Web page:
Ryan Coogler’s One-Take Action Scenes Are Becoming His Stunning Technical Trademark

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The best action scene in Ryan Coogler’s record-breaking Marvel movie “Black Panther” occurs fairly early on in the movie’s runtime. T’Challa (Chadwick Boseman), Okoye (Danai Gurira), and Nakia (Lupita Nyong’o) infiltrate an underground casino game in Busan, South Korea on a mission to apprehend the black-market arms dealer Ulysses Klaue (Andy Serkis). A shootout erupts when Okoye’s cover is blown, but all the chaos taking place becomes thrillingly clear as the camera glides through the casino to the many different action beats all taking place at once. It’s a moment so pure in its delivery you might not even notice the camera never cuts.

Coogler has been rightfully hailed as one of the most humanist storytellers working today, but he’s also become a technical wizard as displayed by his love for one-take action scenes. Coogler is not a showboat; his “Black Panther” one-take allows the viewer to understand the spacial distance between each character, and it creates an intensity that cutting simply would undo. When the camera moves from T’Challa fighting to Okoye, to Nakia, and back to T’Challa, their individual fights take on a continuous intensity. Even when the camera is no longer on T’Challa, for instance, his fighting and the intensity created by that fighting persists because the camera hasn’t cut and you’re still aware in real-time that it’s going on at a different part of the casino.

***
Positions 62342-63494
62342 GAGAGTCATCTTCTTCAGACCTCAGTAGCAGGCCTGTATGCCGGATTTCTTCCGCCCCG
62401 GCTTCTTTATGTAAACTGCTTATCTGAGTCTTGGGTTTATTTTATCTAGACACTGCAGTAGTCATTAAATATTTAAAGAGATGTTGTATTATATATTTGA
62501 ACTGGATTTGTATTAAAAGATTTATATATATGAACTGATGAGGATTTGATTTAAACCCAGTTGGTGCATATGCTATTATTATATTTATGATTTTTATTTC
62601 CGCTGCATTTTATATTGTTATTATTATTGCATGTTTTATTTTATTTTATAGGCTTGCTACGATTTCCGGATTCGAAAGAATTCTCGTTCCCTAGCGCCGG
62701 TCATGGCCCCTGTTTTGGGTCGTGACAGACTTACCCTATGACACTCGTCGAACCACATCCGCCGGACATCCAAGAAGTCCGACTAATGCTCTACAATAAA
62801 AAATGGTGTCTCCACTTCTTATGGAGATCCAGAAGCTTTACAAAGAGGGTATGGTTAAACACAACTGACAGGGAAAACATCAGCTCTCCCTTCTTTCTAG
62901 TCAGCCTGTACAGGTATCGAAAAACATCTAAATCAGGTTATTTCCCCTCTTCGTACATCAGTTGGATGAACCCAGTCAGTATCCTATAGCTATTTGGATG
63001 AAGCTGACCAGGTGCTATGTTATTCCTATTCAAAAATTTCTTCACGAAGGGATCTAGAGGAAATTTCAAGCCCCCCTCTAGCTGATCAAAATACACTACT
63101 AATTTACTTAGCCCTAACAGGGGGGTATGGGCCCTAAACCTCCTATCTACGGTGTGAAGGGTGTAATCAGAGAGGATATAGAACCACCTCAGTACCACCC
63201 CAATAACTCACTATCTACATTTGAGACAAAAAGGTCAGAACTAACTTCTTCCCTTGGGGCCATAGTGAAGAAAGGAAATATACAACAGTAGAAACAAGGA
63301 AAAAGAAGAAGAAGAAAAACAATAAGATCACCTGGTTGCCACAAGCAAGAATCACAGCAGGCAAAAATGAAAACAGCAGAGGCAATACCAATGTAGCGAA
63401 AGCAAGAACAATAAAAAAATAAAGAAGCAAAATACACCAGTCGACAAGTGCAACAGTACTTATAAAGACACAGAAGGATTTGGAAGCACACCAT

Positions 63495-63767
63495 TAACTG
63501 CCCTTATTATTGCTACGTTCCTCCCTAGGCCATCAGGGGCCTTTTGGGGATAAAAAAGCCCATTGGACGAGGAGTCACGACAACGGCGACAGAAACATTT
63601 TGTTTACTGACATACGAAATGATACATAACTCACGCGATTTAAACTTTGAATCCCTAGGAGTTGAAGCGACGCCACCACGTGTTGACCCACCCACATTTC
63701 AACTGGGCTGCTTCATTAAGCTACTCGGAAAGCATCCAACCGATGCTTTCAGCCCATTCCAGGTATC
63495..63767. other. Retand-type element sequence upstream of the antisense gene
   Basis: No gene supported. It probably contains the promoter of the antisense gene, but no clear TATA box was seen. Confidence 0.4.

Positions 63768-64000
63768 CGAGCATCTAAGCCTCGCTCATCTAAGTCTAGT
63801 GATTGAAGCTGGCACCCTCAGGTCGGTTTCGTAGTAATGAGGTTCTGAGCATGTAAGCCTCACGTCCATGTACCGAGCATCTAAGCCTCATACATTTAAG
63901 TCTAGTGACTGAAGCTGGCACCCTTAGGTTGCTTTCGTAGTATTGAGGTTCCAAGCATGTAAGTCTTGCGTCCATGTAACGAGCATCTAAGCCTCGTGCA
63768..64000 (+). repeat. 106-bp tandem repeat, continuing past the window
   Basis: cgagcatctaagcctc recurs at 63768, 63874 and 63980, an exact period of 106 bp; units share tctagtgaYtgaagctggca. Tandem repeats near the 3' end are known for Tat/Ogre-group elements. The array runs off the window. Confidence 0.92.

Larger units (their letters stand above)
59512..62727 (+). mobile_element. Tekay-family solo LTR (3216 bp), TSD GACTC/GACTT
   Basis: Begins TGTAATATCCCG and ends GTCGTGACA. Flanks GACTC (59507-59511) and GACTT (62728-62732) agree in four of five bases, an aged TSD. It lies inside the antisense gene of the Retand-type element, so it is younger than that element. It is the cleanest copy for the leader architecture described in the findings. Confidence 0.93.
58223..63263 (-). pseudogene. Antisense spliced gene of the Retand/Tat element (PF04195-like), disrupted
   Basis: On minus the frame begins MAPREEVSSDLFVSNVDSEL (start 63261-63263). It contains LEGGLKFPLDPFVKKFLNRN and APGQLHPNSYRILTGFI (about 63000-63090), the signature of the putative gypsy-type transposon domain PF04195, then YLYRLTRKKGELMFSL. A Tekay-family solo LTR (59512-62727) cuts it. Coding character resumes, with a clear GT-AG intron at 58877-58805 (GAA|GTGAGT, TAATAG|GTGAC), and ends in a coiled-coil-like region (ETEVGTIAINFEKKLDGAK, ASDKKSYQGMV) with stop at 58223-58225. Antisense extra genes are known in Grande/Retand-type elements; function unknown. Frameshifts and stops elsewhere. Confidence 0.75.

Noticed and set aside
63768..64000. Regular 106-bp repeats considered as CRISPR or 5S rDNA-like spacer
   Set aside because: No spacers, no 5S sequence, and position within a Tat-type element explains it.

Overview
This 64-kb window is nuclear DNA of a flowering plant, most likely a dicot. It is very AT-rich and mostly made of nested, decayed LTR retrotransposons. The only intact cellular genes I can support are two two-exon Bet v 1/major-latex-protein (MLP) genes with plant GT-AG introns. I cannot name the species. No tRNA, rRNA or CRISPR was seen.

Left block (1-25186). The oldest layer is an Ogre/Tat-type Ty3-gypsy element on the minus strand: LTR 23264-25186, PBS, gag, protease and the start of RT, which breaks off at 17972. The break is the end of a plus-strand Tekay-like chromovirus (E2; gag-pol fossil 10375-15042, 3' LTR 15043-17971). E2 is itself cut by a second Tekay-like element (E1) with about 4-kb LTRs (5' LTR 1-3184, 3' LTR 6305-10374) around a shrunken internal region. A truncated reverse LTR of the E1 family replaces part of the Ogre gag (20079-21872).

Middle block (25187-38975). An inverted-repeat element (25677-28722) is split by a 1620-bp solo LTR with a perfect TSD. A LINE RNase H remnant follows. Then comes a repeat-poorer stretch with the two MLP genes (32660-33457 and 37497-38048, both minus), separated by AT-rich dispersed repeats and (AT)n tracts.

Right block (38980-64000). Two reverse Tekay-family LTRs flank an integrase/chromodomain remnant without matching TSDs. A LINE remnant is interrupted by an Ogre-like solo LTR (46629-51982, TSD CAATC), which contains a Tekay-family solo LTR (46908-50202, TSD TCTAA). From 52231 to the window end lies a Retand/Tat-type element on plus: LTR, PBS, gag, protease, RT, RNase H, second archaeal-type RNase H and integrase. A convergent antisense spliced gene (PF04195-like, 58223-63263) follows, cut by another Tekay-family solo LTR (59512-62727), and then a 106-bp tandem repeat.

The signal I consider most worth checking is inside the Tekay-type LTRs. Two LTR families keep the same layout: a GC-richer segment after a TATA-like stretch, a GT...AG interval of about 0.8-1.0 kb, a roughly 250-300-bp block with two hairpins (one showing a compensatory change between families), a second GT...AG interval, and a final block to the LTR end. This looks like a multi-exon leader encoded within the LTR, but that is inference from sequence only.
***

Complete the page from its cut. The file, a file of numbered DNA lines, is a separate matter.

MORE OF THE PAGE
In a video interview for Vanity Fair, Coogler broke down the entirety of the casino action sequence, including his decision to make a one-take the centerpiece of the set piece. The director was adamant the crew not rely on VFX work for the moment, so they rigged the camera to a cable so it could properly glide throughout the space. Coogler even created a model of the casino and used action figures prior to filming so he could map out the choreography of the camera.

“It took several takes,” Coogler said of the shot. “What we had to do is we had to float a camera up with a cable rig. There’s no green screen here, it’s all happening live and direct.”

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